River Research & the Boat that Makes a Difference

Lagrangian Houseboat

The Original Houseboat

There are two different ways to measure and assess water quality in river systems: one way is to measure continuously from fixed locations along a river, and the other is to measure continuously from a location that moves downstream with the river current. Through generous contributions from public and private partners, Phinizy Center has been measuring water quality since 2006 from 9 locations along the Savannah River, starting seven miles below Thurmond Dam (River Mile 214) to the I-95 bridge (River Mile 27) (see Continuous River Monitoring). In 2012, we began measuring water quality using the “river current” perspective by equipping a 30-foot houseboat with scientific instrumentation and floating, at river speed (about 3 feet per second), for over 145 river miles, which took about 5 days. That river expedition allowed us to capture very important data related to how quickly bacteria in the river process wastewater from Augusta to a few river miles above Savannah. The boat we used to do that important research was rather old, but it allowed us to do this important work, once!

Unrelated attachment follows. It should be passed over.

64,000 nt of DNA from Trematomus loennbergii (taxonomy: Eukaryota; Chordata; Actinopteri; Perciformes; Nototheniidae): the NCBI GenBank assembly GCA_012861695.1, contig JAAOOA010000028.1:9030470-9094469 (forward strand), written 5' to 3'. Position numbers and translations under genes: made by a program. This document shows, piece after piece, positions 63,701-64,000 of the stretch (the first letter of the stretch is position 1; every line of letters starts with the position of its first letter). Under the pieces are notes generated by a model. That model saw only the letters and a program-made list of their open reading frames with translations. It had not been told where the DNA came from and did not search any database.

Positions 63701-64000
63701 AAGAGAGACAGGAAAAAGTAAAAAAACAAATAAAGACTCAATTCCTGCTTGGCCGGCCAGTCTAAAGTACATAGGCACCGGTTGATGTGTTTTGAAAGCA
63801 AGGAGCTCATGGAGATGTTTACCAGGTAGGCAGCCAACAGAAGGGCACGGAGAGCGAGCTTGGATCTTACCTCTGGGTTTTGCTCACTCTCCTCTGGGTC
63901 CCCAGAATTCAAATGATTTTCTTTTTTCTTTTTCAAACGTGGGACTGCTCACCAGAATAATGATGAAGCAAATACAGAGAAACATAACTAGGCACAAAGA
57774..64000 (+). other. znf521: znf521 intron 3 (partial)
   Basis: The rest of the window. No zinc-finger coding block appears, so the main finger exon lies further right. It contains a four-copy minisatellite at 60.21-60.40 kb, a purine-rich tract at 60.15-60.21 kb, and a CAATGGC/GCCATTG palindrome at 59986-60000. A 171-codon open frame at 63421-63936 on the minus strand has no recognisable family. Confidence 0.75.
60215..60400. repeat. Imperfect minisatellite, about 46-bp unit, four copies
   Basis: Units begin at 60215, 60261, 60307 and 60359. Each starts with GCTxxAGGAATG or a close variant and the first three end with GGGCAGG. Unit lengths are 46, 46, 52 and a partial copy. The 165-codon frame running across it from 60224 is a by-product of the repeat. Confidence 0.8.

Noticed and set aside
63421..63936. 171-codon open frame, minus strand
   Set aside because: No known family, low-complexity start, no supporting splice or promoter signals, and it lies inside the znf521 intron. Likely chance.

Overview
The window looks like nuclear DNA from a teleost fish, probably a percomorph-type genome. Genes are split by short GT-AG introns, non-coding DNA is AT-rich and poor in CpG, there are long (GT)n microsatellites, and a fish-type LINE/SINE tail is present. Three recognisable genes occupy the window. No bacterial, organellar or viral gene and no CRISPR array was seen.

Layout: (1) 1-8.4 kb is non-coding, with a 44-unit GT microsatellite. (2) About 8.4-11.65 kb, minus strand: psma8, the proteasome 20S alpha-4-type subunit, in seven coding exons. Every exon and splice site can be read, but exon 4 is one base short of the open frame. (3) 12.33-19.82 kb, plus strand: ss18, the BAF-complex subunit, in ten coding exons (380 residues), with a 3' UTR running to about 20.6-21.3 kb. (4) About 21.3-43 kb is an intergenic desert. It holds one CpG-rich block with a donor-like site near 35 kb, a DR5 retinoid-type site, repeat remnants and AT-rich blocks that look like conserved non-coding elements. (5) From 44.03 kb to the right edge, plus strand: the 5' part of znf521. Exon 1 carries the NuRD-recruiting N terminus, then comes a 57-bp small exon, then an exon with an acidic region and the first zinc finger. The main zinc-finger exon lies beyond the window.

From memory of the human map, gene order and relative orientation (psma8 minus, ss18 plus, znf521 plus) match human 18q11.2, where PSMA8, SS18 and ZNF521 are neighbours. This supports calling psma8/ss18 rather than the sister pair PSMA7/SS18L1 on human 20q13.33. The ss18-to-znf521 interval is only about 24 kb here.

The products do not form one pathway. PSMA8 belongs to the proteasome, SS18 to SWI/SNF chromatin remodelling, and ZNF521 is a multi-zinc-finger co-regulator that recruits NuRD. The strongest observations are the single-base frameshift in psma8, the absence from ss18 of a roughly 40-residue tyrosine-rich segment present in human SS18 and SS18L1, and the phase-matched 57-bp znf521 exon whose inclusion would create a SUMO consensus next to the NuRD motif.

In 2014, a conversation between Mr. Gary Swiggett, a boat insurance agent, and one of our Board members, Dr. Michael Ash, resulted in an excellent opportunity to purchase a boat better suited for our needs. Through a generous price reduction from the boat manufacturer, Premier in Wyoming, Minnesota, and generous philanthropic contributions from The Knox Charity Fund, Creel-Harison Foundation, and Wells Fargo, we were able to purchase the boat which arrived a week ago from Minnesota.


We would again like to thank all of those who made this opportunity happen and we look forward to sharing the data with all of you from the river!